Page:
The Straits Times
Published on Dec 11, 2012

Relook public transport model


BESIDES reviewing the public transport fare formula to cater for future bus drivers' wage increases, it may be timely to re-evaluate our public transport model and reconsider the rationale behind licensing two profit-oriented organisations - SMRT and SBS Transit - to operate both our public bus and rail systems in the name of competition to raise efficiency and productivity ("Bus fares may go up to help improve drivers' pay"; last Friday).

In reality, there is no competition as the two companies operate their bus services on different routes and run their trains on different lines.

Hence, the Ministry of Transport may wish to consider the following suggestions in revamping our public transport structure:

First, license SMRT to run all the rail lines and SBS Transit to operate all the bus routes. This would enable the companies to enjoy better economies of scale. They would also be able to better develop and focus on their respective core competencies as the skill sets required for operating the rail and the bus systems are different.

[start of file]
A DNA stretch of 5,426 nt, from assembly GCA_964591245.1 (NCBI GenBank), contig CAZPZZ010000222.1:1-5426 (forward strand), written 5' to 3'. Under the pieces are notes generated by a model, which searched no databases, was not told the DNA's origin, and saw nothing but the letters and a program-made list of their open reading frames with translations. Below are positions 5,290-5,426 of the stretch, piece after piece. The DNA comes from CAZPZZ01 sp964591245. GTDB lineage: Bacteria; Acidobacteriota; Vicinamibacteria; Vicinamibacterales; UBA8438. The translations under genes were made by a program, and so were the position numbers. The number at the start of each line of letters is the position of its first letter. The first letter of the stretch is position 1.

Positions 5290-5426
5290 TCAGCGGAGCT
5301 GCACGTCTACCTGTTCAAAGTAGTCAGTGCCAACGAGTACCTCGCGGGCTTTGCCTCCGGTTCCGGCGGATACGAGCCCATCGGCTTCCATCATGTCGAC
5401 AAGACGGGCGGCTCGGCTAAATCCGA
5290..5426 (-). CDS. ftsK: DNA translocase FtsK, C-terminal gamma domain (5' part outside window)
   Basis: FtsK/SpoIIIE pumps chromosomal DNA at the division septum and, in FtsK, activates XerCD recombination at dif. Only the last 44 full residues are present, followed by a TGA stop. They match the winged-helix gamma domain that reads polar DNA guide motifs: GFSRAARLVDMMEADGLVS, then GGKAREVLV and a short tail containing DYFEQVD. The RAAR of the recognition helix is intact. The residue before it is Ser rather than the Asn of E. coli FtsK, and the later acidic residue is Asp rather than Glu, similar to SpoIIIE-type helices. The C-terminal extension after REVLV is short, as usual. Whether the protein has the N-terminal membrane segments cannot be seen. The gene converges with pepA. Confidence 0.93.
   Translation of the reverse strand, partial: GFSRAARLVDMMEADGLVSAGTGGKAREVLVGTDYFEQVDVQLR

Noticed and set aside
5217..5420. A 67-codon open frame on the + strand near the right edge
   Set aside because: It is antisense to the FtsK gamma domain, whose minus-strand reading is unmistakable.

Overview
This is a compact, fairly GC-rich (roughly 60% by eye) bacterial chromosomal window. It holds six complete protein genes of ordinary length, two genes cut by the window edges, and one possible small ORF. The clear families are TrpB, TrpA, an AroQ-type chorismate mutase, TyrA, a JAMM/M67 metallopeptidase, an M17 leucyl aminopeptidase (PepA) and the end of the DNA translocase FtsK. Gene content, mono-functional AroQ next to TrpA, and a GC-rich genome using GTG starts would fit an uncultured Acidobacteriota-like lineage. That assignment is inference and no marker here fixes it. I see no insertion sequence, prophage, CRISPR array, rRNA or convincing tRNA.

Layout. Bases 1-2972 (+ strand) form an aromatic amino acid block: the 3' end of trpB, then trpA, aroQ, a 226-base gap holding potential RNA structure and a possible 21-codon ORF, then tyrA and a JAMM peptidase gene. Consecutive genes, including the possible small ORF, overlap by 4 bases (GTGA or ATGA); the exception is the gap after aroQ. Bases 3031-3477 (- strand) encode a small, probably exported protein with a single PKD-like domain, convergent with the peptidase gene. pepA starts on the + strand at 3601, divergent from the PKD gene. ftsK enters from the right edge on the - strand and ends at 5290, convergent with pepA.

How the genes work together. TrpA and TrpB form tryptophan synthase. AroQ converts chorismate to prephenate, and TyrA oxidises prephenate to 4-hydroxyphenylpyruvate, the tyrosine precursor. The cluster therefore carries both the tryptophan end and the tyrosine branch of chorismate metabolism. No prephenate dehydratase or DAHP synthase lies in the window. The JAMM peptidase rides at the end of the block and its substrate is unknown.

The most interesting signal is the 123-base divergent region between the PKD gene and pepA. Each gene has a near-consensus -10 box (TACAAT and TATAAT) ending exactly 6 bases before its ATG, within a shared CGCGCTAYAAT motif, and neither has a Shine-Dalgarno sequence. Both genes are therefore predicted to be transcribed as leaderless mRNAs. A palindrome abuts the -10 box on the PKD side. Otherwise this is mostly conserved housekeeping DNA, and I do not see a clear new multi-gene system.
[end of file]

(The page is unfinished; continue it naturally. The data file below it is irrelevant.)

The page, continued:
In addition, they should divest all their other non-core businesses like retail space rental, and concentrate solely on providing good public transport services.

As for competition, SBS Transit could run buses on routes parallel to rail lines while SMRT could offer more frequent trains and a shorter journey time for similar trips.

Second, change the current public transport model from being a profit-maximising one to a cost-plus one, that is, cost recovery plus a profit margin which is just sufficient for funding the replacement or addition of buses, trains and other related inventories.

Third, use a portion of the huge sum of certificate of entitlement premiums to subsidise bus and train fares to ensure affordability. This is akin to the Ministry of Health subsidising public health services since public transport, like public health, is an essential service.

Hopefully, implementing the above suggestions would create a win-win situation for the companies and the commuters.

The companies would be able to pay their staff fair wages and have enough surplus for renewing their equipment, while the commuters would enjoy affordable bus and train rides.

Ng Chee Kheon